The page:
Microsoft joins 96 other companies in legal brief calling President Trump’s travel ban “illegal”

Microsoft has joined 96 other companies, including rivals Google, Apple, Salesforce and many more in presenting a united front against President Donald Trump’s temporary travel ban on travellers from 7 predominantly Muslim countries.

The companies submitted a brief to Ninth Circuit Court of Appeals opposing President Trump’s executive order saying it made companies less competitive and made it difficult to attract talent:

The statement reads in part:

“The Order effects a sudden shift in the rules governing entry into the United States, and is inflicting substantial harm on U.S. companies. It hinders the ability of American companies to attract great talent; increases costs imposed on business; makes it more difficult for American firms to compete in the international marketplace; and gives global enterprises a new, significant incentive to build operations — and hire new employees — outside the United States.”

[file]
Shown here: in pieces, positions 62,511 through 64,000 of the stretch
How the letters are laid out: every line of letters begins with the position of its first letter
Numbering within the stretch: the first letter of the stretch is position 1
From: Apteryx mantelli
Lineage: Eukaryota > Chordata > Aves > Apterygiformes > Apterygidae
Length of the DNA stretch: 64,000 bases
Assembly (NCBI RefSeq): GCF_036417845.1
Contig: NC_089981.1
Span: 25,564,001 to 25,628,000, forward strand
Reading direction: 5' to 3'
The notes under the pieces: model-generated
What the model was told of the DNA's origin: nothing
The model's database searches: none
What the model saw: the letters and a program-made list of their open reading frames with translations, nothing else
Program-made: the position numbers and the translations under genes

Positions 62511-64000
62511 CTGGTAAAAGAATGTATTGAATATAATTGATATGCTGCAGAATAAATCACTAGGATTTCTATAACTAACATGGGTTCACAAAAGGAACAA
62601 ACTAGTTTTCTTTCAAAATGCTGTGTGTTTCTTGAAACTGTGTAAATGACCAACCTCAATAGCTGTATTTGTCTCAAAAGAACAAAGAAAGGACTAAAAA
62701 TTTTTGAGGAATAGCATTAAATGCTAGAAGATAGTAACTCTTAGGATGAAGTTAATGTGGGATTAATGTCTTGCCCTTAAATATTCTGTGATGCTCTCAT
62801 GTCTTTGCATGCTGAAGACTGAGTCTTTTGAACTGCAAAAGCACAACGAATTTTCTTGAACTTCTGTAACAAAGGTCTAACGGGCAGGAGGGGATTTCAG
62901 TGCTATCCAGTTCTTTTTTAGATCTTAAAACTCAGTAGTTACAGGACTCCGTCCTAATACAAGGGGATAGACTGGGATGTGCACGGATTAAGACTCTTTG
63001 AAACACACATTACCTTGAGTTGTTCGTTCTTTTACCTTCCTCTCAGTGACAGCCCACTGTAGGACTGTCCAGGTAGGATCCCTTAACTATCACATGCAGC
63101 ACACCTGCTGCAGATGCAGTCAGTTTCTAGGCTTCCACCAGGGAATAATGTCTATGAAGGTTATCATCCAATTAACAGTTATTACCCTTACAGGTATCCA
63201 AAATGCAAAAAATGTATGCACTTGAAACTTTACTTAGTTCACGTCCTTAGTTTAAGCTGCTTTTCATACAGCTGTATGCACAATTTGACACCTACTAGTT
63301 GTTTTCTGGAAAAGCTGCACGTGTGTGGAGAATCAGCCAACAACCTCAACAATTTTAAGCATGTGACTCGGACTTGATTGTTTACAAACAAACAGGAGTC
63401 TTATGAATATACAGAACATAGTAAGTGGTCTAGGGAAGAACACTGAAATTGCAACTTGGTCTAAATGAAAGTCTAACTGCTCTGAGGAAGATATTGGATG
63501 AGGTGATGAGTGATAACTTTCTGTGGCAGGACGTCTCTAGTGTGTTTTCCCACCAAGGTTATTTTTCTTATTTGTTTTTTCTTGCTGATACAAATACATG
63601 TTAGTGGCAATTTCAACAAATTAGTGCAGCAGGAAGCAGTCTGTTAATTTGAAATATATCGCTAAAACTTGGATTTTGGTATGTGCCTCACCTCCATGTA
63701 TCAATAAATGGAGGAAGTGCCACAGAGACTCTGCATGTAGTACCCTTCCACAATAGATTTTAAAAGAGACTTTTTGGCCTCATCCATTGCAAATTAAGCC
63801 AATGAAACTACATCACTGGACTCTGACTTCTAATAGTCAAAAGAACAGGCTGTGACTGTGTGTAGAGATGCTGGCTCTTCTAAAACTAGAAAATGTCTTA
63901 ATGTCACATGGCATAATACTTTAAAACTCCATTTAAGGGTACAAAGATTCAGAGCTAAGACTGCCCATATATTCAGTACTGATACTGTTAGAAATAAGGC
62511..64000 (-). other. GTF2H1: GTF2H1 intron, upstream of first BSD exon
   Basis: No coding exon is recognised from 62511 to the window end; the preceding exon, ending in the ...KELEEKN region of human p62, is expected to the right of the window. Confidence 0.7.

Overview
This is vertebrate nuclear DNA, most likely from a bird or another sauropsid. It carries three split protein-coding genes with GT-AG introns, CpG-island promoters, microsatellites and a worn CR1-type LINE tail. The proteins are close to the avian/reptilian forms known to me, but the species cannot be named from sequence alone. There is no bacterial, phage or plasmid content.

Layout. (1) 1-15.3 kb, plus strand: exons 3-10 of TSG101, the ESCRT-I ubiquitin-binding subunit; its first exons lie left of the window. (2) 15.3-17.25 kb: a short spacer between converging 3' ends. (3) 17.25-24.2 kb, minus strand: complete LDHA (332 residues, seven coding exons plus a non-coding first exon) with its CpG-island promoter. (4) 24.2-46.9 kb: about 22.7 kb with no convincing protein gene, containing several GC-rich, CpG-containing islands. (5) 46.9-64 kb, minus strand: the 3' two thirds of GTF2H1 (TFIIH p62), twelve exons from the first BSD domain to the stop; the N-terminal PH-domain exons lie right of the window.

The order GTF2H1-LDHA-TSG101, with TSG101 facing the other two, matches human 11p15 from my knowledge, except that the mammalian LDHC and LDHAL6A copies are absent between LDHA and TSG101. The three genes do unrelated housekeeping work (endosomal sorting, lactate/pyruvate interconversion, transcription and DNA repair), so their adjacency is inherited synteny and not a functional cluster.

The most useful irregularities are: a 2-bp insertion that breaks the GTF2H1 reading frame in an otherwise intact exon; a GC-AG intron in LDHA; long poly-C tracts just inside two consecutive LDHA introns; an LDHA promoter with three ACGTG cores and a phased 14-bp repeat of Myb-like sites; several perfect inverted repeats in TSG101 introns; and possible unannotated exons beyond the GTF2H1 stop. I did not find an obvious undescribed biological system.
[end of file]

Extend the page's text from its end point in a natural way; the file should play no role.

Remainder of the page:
The companies are trying to make the case for the Ninth Circuit Court of Appeals to prevent Donald Trump from vacating a temporary restraining order on the travel ban a federal judge in Seattle issued late Friday.

“Immigrants or their children founded more than 200 of the companies on the Fortune 500 list, including Apple, Kraft, Ford, General Electric, AT&T, Google, McDonald’s, Boeing, and Disney,” the brief notes saying “The instability and uncertainty [caused by the executive order] will make it far more difficult and expensive for U.S. companies to hire the world’s best talent — and impede them from competing in the global marketplace.”

Silicon Valley has been a major centre of growth in USA and an estimated 37 percent of the workforce in Silicon Valley is foreign-born, according to the think tank Joint Venture. This prominently includes Microsoft’s Satya Nadella, Google’s Sundar Pichai and Sergey Brin and Steve Job’s father, Abdulfattah Jandali, a Syrian migrant.

Of note is that opposition to the ban is not unanimous in the US tech scene, with companies set to benefit from President Trump’s extreme vetting agenda, like Oracle, HP and Palantir not adding their voice to the protest.

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